Wikipedia entry on 10th_Cavalry_Regiment_(United_States) has the text as a "Regimental Song of the Tenth Cavalry Regiment from about 1885. Sung to the tune of Stephen Foster's "Camptown Races"):
We’re fighting bulls of the Buffaloes,Cited to “Official 4ID History 4th Infantry Division Homepage: History". United States Army. 2 August 2010. Archived from the original on 29 January 2010. Retrieved 9 February 2010; and "Official 4ID History 4th Infantry Division Homepage: History - 1-10 Cav". United States Army. 2012-02-28. Both links broken.
Git a goin’ – git a goin’
From Kansas’ plains we’ll hunt our foes;
A trottin’ down the line.
Our range spreads west to Santa Fe,
Git a goin’ – git a goin’.
From Dakota down the Mexican way;
A trottin’ down the line.
Goin’ to drill all day
Goin’ to drill all night,
We got our money on the buffaloes,
Somebody bet on the fight.
Song is also available linked to a History of the 1st Cavalry Division webpage by Cavalry Outpost Publications ® and Trooper Wm. H. Boudreau, "F" Troop, 8th Cavalry Regiment (1946 - 1947): 10th Cavalry Regiment - Organizational Legacy - "Ready And Forward" ... identified as "Regimental Song of the 10th Cavalry Regiment." No date.
- From Salt Lake Tribune, April 20, 1898, as the 24th Infantry was preparing to ship out for the Spanish-American War:
One soldier had his kid spread out on the floor of the veranda in front of his barracks. It contained besides the usual camp equipment, a cracked blue mug with a gilt label, "From One Who Loves You" running diagonally across its face. An inscription on the photography gave Mobile, Ala., as the place where it was taken, and as the soldier rolled up his belongings he softly hummed:Michael J. Clark, "Improbable Ambassadors: Black Soldiers at Fort Douglas, 1896-99." Buffalo Soldiers in the West: A Black Soldiers Anthology. Ed. Bruce A. Glasrud and Michael N. Searles. College Station, Texas: Texas A&M University Press, 2007. 221-41.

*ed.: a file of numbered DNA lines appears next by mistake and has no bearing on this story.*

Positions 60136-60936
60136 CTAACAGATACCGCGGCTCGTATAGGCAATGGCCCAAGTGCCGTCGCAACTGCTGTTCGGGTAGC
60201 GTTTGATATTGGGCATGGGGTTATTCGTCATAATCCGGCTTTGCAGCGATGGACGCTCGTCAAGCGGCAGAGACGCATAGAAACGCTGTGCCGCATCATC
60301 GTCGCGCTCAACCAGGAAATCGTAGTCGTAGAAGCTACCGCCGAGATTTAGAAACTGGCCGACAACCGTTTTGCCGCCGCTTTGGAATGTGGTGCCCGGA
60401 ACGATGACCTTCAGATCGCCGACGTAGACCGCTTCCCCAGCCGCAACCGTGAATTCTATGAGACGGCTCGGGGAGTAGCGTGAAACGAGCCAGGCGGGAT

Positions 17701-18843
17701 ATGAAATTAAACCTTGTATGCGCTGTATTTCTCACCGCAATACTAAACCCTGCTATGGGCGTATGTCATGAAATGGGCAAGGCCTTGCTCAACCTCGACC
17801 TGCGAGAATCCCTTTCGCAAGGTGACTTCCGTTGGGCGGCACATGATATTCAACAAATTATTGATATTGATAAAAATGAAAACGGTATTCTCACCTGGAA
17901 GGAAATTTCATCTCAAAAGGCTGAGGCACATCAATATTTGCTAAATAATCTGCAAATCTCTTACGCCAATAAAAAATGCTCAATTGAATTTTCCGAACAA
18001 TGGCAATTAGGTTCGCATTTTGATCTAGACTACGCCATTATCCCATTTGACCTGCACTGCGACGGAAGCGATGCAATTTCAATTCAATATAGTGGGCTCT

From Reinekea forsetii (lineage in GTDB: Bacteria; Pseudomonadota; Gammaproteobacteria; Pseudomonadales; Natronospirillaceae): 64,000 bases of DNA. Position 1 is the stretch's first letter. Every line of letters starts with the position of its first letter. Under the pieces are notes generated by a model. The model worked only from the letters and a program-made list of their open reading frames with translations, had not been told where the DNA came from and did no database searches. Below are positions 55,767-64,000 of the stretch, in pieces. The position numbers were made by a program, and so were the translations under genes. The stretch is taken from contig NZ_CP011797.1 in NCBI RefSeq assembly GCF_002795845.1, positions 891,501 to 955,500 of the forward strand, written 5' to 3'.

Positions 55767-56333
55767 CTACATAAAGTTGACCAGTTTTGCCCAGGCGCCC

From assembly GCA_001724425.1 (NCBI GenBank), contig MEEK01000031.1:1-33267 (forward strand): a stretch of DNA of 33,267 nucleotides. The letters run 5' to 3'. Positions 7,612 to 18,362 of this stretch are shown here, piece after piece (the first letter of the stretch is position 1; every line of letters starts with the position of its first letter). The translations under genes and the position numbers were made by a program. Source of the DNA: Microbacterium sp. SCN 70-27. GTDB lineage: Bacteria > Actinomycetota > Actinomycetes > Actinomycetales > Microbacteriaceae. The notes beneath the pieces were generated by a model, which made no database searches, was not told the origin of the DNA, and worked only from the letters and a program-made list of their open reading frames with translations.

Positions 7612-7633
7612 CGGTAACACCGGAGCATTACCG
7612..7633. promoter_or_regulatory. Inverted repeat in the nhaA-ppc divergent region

"Down Mobile, down Mobile,
How I Love 'at pretty yellow gal,
Down Mobile." (Clark 234)
- Writing in The Atlantic in 1903, Oswald Garrison Villiard says:
As soon as the army settled down in the trenches before Santiago, smuggled musical instruments -- guitars, banjos, mouth organs, and what not -- appeared among the negro troops as if by magic, and they were ever in use. It was at once a scene of cheerfulness and gayety, and the officers had their usual trouble in making the men go to sleep instead of spending the night in talking, singing, and gaming. In the peaceful camp of the Third Alabama, in that state, the scenes were similar. There was always "a steady hum of laughter and talk, dance, song, shout, and the twang of musical instruments." It was "a scene full of life and fun, of jostling, scuffling, and racing, of clown performances and cake-walks, of impromptu minstrelsy, speech-making, and preaching, of deviling, guying, and fighting, both real and mimic." The colonel found great difficulty in getting men to work alone. Two would volunteer for any service. "Colonel," said a visitor to the camp, "your sentinels are sociable fellows. I saw No. 5 over at the end of his beat entertaining No. 6 with some fancy manual of arms. Afterwards, with equal amiability, No. 6 executed a most artistic cake-walk for his friend." It must be remembered here that this colonel's men were typical Southern negroes, literate and illiterate, and all new to military life.Oswald Garrison Villard, "The Negro in the Regular Army, Atlantic Monthly, 91, 1903, 721-729. Electronic Text Center, University of Virginia Library. http://etext.lib.virginia.edu/toc/modeng/public/VilNegr.html.